The UK national net debt just keeps growing – and we're unlikely to ever see the debt pile decrease in any meaningful way.

According to the latest ONS data, the UK net national debt now stands at a massive £1.74 trillion, an eye watering amount of money by anyone’s standards (excepting the likes of the USA of course).

Now, just for those that are not aware of the difference, there are two main aspects to this. The ‘deficit’ and the net debt.

You will have heard many claims by the Tories that they are reducing the ‘deficit’ year on year and many people could be forgiven for thinking that means the overall debt is going down – but it doesn’t. In fact the reverse is true.

Apologies if I’m teaching some how to suck eggs, but I want to make sure everyone understands the difference between deficit and the net debt.

The deficit is how much we borrow in any single financial year from April to March.

It starts at zero and everything we borrow that year is added to the deficit – now, if we actually made money instead of borrowing then we’d have a surplus, but we haven’t been in that territory for decades.

Anyway, at the end of the financial year the accumulated annual deficit is then added to the overall national net debt and the deficit zeroed, so we can start a new year’s borrowing afresh.

UK Annual Deficit-1 graph

This is what has been happening to the deficit for the last few years, which you can see on the graph above.

The first point to note is that the graph does not actually start at zero in April, because we borrowed money in April and this is a month by month graph.

Now, at the end of the financial year to March 2015 we had borrowed £91.4 billion. This was then taken off the deficit and added to the net national debt.

Then in the financial year to March 2016 we borrowed £73 billion, which was then removed from the deficit column and added to the net national debt. etc etc etc.

You can see that year on year the deficit is getting smaller, but it is still a deficit and will still increase the national debt.

So when the Tories say they are getting the deficit under control, it still means we’re borrowing heavily.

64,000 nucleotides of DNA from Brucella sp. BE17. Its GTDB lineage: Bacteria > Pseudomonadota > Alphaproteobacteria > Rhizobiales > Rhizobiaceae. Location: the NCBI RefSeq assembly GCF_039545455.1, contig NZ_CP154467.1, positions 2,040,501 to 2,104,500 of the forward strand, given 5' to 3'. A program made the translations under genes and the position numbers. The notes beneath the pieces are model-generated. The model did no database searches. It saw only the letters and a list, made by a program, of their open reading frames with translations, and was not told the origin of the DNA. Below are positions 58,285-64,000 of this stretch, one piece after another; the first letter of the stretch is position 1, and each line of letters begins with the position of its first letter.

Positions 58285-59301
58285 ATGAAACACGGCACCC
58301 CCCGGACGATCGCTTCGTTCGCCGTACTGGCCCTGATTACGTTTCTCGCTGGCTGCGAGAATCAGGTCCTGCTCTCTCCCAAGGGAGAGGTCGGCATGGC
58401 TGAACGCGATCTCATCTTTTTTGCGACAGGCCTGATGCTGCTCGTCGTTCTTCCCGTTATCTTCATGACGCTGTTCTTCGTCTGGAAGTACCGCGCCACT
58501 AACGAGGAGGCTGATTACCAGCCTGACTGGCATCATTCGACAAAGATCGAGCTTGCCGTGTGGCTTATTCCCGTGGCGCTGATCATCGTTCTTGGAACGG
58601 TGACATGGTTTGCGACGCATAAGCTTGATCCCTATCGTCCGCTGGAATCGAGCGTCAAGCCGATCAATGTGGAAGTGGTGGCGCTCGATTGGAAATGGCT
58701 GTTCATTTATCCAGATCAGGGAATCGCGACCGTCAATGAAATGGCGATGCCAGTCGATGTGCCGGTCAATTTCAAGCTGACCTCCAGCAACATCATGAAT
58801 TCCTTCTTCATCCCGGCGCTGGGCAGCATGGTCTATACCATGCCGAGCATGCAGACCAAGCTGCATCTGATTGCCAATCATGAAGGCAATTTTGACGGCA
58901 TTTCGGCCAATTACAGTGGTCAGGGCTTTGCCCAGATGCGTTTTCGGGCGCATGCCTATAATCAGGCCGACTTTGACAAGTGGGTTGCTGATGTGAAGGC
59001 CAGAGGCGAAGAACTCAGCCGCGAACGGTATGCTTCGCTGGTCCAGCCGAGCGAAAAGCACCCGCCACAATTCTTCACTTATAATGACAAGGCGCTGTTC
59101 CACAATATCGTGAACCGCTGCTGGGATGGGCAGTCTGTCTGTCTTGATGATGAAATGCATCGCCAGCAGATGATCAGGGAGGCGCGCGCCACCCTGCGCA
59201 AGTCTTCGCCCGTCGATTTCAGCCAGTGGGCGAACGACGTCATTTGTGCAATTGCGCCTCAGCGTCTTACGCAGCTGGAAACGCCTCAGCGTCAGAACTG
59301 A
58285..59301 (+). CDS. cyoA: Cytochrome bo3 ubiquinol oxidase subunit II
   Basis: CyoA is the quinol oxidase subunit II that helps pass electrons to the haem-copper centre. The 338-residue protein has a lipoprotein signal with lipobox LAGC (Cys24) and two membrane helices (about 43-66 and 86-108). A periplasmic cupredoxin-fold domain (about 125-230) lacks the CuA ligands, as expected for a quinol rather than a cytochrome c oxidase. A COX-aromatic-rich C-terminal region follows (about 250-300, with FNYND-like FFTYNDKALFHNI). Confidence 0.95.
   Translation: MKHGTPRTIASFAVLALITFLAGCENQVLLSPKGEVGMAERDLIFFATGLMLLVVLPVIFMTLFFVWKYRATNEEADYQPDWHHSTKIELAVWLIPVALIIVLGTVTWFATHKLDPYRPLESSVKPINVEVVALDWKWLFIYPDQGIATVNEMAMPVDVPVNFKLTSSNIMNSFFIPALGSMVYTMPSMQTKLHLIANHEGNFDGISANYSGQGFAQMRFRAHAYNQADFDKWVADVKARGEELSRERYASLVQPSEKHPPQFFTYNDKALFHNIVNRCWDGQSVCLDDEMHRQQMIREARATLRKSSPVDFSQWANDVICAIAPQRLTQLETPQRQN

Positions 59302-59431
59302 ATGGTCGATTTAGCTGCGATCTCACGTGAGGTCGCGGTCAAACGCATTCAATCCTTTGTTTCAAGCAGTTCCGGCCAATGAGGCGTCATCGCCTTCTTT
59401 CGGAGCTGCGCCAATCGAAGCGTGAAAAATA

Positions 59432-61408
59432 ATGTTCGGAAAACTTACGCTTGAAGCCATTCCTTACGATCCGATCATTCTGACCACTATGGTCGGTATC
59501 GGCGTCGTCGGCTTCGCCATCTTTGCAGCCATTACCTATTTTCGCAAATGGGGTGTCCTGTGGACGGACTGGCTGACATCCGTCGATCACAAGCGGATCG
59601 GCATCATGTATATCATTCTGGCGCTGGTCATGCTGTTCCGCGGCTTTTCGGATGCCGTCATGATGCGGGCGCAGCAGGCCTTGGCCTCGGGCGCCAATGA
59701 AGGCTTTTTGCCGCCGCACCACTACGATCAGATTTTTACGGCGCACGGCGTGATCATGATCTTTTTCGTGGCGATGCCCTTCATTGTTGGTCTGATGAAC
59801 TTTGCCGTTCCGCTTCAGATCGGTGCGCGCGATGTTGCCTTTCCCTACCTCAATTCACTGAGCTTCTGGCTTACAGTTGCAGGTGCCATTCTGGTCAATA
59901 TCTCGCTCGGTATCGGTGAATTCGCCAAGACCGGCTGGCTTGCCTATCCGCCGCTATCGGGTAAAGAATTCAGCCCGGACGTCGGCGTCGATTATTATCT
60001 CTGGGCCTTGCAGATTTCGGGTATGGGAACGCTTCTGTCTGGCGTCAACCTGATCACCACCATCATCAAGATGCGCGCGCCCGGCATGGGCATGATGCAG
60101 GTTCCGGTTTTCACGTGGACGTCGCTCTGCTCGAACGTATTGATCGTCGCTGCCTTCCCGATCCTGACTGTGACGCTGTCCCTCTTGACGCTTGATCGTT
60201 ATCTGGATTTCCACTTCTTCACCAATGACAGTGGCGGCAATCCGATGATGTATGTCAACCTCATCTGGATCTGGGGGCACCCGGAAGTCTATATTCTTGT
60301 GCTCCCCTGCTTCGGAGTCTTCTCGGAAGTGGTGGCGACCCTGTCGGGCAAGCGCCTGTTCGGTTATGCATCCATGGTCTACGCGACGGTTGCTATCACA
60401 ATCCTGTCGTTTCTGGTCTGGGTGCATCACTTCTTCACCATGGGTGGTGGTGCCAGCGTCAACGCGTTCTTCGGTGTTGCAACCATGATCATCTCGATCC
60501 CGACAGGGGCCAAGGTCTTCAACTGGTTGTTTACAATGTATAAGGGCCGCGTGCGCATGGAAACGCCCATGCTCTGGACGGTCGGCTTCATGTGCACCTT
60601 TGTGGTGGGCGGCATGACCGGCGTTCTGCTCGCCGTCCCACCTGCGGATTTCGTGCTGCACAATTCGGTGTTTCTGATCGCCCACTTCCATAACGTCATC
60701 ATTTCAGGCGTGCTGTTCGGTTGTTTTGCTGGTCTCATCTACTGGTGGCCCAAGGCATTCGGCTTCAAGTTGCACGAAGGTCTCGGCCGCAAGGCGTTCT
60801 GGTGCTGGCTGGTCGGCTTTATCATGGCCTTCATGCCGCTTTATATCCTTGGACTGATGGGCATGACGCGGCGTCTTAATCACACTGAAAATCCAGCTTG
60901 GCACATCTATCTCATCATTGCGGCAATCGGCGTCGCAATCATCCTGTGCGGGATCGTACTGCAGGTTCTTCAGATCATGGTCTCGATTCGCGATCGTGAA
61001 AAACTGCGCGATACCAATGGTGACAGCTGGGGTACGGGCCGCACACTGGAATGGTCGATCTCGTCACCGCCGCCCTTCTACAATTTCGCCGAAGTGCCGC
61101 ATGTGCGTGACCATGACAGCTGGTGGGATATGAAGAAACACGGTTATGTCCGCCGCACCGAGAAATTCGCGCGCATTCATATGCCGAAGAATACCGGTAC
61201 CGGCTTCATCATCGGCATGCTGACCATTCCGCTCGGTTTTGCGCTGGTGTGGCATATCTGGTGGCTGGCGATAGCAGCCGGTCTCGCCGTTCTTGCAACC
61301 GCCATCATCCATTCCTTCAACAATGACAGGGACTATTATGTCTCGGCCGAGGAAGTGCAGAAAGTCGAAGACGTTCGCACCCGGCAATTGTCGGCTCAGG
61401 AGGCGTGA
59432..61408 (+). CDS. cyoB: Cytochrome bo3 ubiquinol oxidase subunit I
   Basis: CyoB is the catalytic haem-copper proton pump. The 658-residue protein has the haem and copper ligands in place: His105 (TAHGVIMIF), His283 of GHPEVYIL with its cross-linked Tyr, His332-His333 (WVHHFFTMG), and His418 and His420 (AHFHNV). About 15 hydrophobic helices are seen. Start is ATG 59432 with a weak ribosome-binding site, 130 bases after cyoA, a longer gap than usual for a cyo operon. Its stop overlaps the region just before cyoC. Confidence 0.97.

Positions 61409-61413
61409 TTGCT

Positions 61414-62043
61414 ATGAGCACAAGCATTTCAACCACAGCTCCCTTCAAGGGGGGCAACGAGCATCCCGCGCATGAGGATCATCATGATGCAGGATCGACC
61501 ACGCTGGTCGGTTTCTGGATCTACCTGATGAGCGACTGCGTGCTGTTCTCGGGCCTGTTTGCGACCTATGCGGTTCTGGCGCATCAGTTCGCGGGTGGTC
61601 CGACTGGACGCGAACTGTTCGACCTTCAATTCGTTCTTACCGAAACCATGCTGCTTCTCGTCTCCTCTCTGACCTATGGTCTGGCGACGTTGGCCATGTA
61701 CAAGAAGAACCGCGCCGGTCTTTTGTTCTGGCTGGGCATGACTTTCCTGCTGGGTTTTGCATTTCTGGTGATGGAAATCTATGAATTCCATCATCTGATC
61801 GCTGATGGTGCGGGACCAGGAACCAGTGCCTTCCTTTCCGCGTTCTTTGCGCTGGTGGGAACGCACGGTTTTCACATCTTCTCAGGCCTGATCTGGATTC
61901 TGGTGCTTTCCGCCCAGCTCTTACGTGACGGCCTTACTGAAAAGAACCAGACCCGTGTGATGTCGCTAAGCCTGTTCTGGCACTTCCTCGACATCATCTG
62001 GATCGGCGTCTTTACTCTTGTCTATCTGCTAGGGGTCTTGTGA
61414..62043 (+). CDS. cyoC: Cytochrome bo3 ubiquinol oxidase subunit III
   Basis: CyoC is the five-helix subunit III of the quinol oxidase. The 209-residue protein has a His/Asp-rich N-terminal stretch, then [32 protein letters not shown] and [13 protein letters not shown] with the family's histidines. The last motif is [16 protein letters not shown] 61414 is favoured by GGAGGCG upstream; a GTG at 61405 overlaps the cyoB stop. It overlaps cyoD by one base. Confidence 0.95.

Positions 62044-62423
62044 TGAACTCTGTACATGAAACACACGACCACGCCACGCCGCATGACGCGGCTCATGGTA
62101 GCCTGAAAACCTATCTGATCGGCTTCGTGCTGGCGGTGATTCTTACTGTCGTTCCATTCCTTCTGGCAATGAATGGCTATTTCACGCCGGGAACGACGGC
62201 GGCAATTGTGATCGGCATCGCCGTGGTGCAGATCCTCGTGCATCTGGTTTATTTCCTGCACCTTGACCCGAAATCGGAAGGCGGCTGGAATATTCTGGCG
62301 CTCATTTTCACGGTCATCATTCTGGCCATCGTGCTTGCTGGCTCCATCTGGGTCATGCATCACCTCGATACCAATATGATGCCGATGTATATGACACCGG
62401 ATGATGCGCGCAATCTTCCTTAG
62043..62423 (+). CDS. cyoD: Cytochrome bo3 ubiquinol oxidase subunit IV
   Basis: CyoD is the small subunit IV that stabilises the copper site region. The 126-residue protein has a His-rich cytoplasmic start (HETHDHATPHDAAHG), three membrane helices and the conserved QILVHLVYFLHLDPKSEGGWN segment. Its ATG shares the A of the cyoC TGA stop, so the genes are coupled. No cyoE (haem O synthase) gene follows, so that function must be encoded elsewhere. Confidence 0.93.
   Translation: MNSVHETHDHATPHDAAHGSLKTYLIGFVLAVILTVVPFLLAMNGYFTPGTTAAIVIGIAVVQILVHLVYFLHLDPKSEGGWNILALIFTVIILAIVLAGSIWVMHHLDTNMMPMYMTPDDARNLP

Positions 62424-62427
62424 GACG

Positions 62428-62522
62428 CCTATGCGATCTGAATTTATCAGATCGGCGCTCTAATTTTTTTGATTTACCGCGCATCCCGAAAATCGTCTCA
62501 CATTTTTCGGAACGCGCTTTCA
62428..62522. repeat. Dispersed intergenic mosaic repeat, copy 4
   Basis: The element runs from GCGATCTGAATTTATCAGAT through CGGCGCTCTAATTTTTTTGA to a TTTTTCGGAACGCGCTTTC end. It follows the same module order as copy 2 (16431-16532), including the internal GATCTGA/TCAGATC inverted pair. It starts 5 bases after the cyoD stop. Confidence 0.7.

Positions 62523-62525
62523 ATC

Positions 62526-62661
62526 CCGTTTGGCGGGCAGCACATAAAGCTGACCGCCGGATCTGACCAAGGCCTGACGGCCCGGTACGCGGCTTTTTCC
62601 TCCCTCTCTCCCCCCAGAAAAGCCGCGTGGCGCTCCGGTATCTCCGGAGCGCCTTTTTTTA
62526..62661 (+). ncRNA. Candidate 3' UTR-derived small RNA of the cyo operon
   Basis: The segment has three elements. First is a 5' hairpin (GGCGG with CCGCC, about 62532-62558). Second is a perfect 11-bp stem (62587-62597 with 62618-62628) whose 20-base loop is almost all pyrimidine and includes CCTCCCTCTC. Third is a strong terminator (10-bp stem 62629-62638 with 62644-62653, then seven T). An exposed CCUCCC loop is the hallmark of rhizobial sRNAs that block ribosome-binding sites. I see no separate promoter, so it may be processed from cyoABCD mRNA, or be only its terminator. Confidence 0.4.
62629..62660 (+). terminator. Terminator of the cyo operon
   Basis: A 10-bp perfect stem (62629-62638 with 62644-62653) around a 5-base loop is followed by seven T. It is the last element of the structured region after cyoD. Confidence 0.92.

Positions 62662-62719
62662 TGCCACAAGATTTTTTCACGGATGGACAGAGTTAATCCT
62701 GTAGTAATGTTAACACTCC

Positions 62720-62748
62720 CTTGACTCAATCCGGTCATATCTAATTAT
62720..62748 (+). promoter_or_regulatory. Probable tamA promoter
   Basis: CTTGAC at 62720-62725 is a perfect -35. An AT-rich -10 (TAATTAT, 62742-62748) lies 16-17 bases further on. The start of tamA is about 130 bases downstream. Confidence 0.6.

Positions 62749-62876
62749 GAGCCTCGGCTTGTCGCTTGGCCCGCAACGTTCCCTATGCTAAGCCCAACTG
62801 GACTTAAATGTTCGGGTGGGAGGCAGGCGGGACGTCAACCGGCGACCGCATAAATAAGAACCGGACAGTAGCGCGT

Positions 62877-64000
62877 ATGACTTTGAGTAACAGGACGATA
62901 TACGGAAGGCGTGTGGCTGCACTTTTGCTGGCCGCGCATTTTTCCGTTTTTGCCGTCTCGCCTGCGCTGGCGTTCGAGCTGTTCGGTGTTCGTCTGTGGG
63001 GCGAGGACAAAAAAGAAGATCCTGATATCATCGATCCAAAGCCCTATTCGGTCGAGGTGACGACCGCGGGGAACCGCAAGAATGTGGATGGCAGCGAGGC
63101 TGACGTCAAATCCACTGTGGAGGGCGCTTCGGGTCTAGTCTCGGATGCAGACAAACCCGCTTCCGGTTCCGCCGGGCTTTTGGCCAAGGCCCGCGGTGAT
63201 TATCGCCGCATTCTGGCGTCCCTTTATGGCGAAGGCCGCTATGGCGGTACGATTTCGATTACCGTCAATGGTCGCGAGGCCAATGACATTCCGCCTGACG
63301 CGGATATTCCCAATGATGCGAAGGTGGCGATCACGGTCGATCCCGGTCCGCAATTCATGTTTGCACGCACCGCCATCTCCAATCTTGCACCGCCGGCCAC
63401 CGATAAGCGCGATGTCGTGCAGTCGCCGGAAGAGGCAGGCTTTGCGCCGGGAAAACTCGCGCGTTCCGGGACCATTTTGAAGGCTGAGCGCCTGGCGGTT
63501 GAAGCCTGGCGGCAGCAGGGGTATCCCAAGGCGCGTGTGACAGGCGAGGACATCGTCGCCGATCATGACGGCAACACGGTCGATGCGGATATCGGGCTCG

And so far this year we have borrowed another £37.7 billion.

Now let’s have a gander at the net national debt.

UK National Net debt-1 graph

You can see how it’s been climbing since 1993, and bear in mind that we joined the European Union (as opposed to the common market) on the 1st November 1993 you can see what a boon our membership of it has been to the public purse of the UK – NOT!

The green bar to the right shows you where were as of the end of January 2018. With a couple of more months to go then you can see we’ll be well above last year’s figure.

What does this mean – it means that it’s a huge debt and there are always interest payments to be made on debt. At present our debt interest payments on this £1.7 trillion is about £1 billion … a week.

Or nearly one and a half times the amount we spend on defence!

And look around you and ask yourself what have we really go to show for for all that debt.

Now many would say that when we get the deficit down to zero we can then start working on generating a surplus and eat into this mountain of debt.

My view is that will never happen.


Because every incoming Labour government will always look to spend more on its socialist plans.

How many times have you heard a socialist say ‘we must borrow to spend to invest’ – when what they really mean is a splurge of free stuff – both nationally and internationally – to make people think how nice they are. Then they hope somehow that the nation’s debt will melt away while they win oodles of votes in the process.

Then there’s the socialist plans to tax the rich until the pips squeak so causing a flight of money and a run on the pound, meaning we have to borrow more.

Now, the Tories know this, so they will not want to lower the national debt by any amount that would give Labour the financial headroom to do any of this.

Also, the Tories know that any attempt to reduce the national debt will be portrayed by the left as baby killing austerity, leading to defeat at the ballot box.

I therefore believe that the Conservatives will keep the national net debt at a level that is sustainable and acceptable to their supporters.

So, unless there is a wide ranging public debate on this with the result that a clear message is sent by the country to parliament that huge levels of debt are unacceptable, all I can see is an ever burgeoning national debt together with ever increasing debt interest payments to keep it afloat.

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